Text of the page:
Scrolling Headlines:

Luwane Pipkins leads the UMass men’s basketball shooting show in 101-76 win over Niagara -

November 19, 2017

UMass to face tough test with Niagara backcourt -

November 19, 2017

Hockey Notebook: John Leonard on an early season tear for UMass hockey -

November 18, 2017

Clock runs out on UMass men’s soccer’s dream season in NCAA opener -

November 17, 2017

2017 Basketball Special Issue -

November 16, 2017

UMass men’s basketball prepares for transitional season in 2017-18 -

November 16, 2017

Author Viet Thanh Nguyen discusses how history and humanity is remembered -

November 16, 2017

CMASS completes seven-week discussion series -

November 16, 2017

UMass women’s basketball resets and reloads, looking to improve on last year’s record with plenty of new talent -

November 16, 2017

Matt McCall’s winding path to bring unity to UMass -

November 16, 2017

Carl Pierre is a piece to Matt McCall’s basketball program -

November 16, 2017

Why they stayed: Malik Hines, Chris Baldwin and C.J. Anderson -

November 16, 2017

McConnell chooses politics over morals -

November 16, 2017

Swipe right for love? Probably not. -

November 16, 2017

‘The Florida Project’ is a monument to the other side of paradise -

November 16, 2017

‘Thor: Ragnarok’ doesn’t have to be the best Marvel movie -

November 16, 2017

Thursday’s NCAA tournament rematch between UMass men’s soccer and Colgate will be a battle of adjustments -

November 15, 2017

Veteran belonging and the decline of American communities discussed by journalist and author at Amherst College -

November 15, 2017

‘UMass Cares About Cancer’ Hosts Blanket Making Event -

November 15, 2017

UMass women’s basketball heads to North Dakota for two games -

November 15, 2017

CEO of Growbiz Media talks about upcoming business trends

(Collegian File Photo)

Former editorial director of Entrepreneur Magazine and current CEO of Growbiz Media Rieva Lesonsky gave a lecture about upcoming business trends for 2018, tactics for starting and running a successful small business and the importance of marketing when running a small business on Wednesday.

Lesonsky started off her lecture by talking about some of the upcoming trends that are projected to grow over the fiscal year of 2018, including the wedding industry, the beauty products business, niche fitness programs and home remodeling.

Lesonsky explained that these trends are often results of generations coming of age or growing older. She said that since many millennials are entering the marriage stage of their lives, and millennials are such a big demographic, the wedding industry is projected to grow seven percent in 2018. Another example Lesonsky gave was the rise in home renovation as baby boomers enter retirement and sell their homes.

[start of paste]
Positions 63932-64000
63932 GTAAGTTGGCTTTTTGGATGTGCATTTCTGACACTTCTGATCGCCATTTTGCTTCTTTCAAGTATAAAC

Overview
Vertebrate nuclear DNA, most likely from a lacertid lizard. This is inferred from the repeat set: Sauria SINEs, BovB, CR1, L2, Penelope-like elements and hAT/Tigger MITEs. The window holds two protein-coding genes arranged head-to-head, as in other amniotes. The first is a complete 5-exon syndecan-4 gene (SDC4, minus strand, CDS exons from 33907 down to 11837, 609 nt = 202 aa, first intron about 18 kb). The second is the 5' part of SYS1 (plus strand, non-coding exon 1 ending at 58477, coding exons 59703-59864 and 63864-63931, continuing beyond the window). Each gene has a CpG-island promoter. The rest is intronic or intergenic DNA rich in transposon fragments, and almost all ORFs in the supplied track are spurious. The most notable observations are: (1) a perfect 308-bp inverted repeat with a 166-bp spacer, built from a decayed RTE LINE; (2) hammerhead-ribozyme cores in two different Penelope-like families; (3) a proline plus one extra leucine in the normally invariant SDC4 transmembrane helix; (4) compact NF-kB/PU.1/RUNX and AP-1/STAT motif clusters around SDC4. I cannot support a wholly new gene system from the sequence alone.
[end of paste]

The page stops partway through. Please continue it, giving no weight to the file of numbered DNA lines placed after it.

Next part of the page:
A major point Lesonsky made was that companies and entrepreneurs need to think about and market toward specific demographics, be it race, gender or age.

“Entrepreneurs should be looking at the demographic of the customer and asking ‘What else do they buy?’” Lesonsky said.

Lesonsky talked specifically about how to market products and business toward the different generations of people, particularly millennials and people in Generation Z, the generation after millennials. According to Lesonsky, the earlier a person is exposed to a particular brand, the more likely they will develop brand loyalty and continue to use the same brand as they get older.

“I still use the ketchup my mother used when I was 5,” Lesonsky said.

According to Lesonsky, a strong online presence for a person’s business is even more important than brand loyalty. She said that studies have shown that the majority of teens in the U.S. said the most effective way to market toward them was through Instagram. The so-called “selfie culture” also impacts which trends are popular, Lesonsky said.

“People don’t drink blue wine because it tastes good. People drink it so they can post a picture with it,” said Lesonsky.

“I work in marketing, so it’s cool to hear about the upcoming popular trends,” said recent marketing graduate Mike Vinik. “I work for a big conglomerate so the trends in different industries [are] interesting to me.”

“It’s interesting that companies have to make things Instagram-worthy,” said senior marketing major Shivantika Rungta.

Rungta’s classmate Charles Fine, also a senior marketing major, agreed with both Lesonsky and Runtga.

“It’s such a big part of marketing these days,” Fine said.

Lesonsky ended the lecture by discussing how it is a great time to be a small business owner or entrepreneur because of the connectivity and resources the internet provides.

“I’ve been in the business since 1978, and this is the best time I’ve ever seen to be an entrepreneur,” Lesonsky said.


Mack Cooper can be reached at


Leave A Comment